Rock for rock or rock for money? That is the question in this documentary about three young and black metalheads.
Rock for rock or rock for money? That is the question in this documentary about three young and black metalheads. First Look

A band of 13-year-olds gets caught in the gears of the star-making machinery in Darkon director Luke Meyer's empathetic and compelling documentary, which opens today at Northwest Film Forum. Power trio Unlocking the Truth, three black kids from Brooklyn, shred like Death by way of Metallica. The way they see it, fame is theirs for the taking. When it arrives, no one will make fun of Malcolm for wearing nail polish again. If he's a persuasive rocker, his bespectacled band mates, Jarad and Alec, look more like future astrophysicists. When they post a live video that garners over a million hits, gap-toothed producer Alan Sacks comes calling, and the culture clash begins. The kids are from working-class stock, while Alan is a showbiz vet who meditates daily. He boasts about his work with the Jonas Brothers, except his new clients are cut from different cloth, other than that he finds them equally "safe." Soon, Sony offers a five-album deal, and the boys are playing SXSW and Coachella. Sacks also encourages them to add vocals, which isn't their strong suit. From there, it all goes downhill, not least because Malcolm dislikes his ideas, Jarad thinks he’s "just in it for the money," and Alec would rather play Grand Theft Auto. As he puts it, the video game allows you to "live a life before you actually live it." And maybe that's better for kids than indentured servitude to the corporate ogre. I can't imagine a better companion piece to Joe Berlinger and Bruce Sinofsky's Metallica-on-the-rocks documentary, Some Kind of Monster.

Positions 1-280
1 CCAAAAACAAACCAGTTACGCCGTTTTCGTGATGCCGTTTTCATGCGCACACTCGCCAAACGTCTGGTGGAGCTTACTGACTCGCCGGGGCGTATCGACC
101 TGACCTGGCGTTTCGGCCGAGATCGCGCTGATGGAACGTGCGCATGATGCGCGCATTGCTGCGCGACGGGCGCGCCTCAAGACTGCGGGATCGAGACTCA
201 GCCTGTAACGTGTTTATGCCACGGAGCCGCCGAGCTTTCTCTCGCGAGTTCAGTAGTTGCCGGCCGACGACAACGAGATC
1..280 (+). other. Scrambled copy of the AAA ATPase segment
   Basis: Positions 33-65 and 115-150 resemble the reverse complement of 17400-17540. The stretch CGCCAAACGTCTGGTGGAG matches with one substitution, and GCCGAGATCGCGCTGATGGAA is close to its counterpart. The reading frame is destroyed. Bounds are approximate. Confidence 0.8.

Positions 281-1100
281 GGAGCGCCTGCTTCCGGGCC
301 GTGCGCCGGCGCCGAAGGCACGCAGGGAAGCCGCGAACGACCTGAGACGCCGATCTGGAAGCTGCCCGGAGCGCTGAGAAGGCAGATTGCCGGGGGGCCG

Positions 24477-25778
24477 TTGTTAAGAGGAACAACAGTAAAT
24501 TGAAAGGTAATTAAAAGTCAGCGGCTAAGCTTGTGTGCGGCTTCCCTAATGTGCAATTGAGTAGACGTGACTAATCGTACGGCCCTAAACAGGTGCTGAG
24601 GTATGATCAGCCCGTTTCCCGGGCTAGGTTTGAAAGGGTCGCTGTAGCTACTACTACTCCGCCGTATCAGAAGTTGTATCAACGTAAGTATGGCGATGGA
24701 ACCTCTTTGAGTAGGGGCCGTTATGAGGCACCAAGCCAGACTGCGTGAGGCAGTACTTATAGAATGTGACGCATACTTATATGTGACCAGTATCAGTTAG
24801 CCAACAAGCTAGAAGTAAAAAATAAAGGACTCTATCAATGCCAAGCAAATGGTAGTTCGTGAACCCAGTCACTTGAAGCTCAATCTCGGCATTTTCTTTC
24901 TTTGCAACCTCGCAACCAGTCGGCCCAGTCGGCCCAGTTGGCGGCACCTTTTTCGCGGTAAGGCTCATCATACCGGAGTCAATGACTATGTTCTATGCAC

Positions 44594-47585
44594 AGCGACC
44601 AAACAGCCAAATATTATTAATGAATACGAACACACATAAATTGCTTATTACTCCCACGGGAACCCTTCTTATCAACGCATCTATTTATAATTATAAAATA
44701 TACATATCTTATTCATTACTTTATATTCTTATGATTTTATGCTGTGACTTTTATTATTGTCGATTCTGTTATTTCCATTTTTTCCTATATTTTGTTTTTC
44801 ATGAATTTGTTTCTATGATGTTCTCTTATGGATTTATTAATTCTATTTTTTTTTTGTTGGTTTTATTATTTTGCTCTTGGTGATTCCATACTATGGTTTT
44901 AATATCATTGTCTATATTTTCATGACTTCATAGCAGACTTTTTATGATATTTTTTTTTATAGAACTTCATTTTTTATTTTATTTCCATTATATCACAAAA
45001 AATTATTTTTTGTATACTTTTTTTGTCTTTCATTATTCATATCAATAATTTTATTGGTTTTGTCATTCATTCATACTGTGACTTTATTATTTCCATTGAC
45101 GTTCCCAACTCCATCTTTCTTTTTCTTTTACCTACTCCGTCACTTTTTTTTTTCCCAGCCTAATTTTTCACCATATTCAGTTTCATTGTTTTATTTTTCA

Support The Stranger